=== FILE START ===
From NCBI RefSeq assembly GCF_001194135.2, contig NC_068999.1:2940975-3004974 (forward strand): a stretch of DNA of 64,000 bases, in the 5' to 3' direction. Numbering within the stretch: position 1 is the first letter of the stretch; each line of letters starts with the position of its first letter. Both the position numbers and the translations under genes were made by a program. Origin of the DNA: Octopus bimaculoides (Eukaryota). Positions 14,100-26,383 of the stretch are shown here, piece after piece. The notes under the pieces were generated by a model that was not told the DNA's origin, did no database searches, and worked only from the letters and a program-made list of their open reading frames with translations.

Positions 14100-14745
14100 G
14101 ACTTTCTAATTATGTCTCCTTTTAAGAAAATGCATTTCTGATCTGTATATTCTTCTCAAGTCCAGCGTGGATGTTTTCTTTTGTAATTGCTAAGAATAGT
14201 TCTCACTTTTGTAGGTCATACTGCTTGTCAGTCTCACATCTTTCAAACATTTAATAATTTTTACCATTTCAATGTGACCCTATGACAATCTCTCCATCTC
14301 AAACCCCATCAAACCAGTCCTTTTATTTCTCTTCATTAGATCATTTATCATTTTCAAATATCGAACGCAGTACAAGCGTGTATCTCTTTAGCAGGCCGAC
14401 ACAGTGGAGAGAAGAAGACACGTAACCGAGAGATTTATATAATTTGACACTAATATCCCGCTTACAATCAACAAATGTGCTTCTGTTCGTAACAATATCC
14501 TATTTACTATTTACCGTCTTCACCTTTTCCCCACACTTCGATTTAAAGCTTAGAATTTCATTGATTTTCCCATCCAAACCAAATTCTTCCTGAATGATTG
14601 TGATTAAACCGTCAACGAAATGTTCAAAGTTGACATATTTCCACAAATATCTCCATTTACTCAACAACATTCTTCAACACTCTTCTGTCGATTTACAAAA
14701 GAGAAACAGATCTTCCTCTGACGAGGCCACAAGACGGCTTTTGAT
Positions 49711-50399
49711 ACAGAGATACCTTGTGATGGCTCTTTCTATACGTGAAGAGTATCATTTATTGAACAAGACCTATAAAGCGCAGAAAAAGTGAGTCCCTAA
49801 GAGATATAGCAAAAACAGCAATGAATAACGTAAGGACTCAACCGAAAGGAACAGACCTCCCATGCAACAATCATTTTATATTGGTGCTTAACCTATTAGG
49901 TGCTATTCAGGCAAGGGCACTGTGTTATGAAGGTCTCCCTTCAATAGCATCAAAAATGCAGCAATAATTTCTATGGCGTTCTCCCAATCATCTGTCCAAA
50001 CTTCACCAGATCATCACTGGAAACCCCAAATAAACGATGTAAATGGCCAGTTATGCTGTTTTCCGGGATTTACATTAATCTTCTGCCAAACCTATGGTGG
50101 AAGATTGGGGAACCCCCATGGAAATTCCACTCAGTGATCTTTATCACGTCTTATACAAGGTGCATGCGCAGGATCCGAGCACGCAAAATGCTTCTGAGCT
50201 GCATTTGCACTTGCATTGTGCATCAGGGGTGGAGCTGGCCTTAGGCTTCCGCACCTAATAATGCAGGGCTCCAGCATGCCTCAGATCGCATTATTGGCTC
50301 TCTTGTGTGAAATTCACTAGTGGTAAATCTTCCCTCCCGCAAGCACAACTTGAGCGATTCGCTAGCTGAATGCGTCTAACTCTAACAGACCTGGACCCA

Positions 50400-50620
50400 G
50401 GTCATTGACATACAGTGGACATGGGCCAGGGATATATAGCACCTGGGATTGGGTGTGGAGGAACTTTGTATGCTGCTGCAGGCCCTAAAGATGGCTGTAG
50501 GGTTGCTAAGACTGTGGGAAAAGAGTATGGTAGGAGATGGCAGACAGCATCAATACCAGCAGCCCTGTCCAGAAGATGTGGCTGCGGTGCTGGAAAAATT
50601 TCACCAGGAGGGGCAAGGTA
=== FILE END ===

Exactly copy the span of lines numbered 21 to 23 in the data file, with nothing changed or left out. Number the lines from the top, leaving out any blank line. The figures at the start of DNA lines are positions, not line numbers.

50401 GTCATTGACATACAGTGGACATGGGCCAGGGATATATAGCACCTGGGATTGGGTGTGGAGGAACTTTGTATGCTGCTGCAGGCCCTAAAGATGGCTGTAG
50501 GGTTGCTAAGACTGTGGGAAAAGAGTATGGTAGGAGATGGCAGACAGCATCAATACCAGCAGCCCTGTCCAGAAGATGTGGCTGCGGTGCTGGAAAAATT
50601 TCACCAGGAGGGGCAAGGTA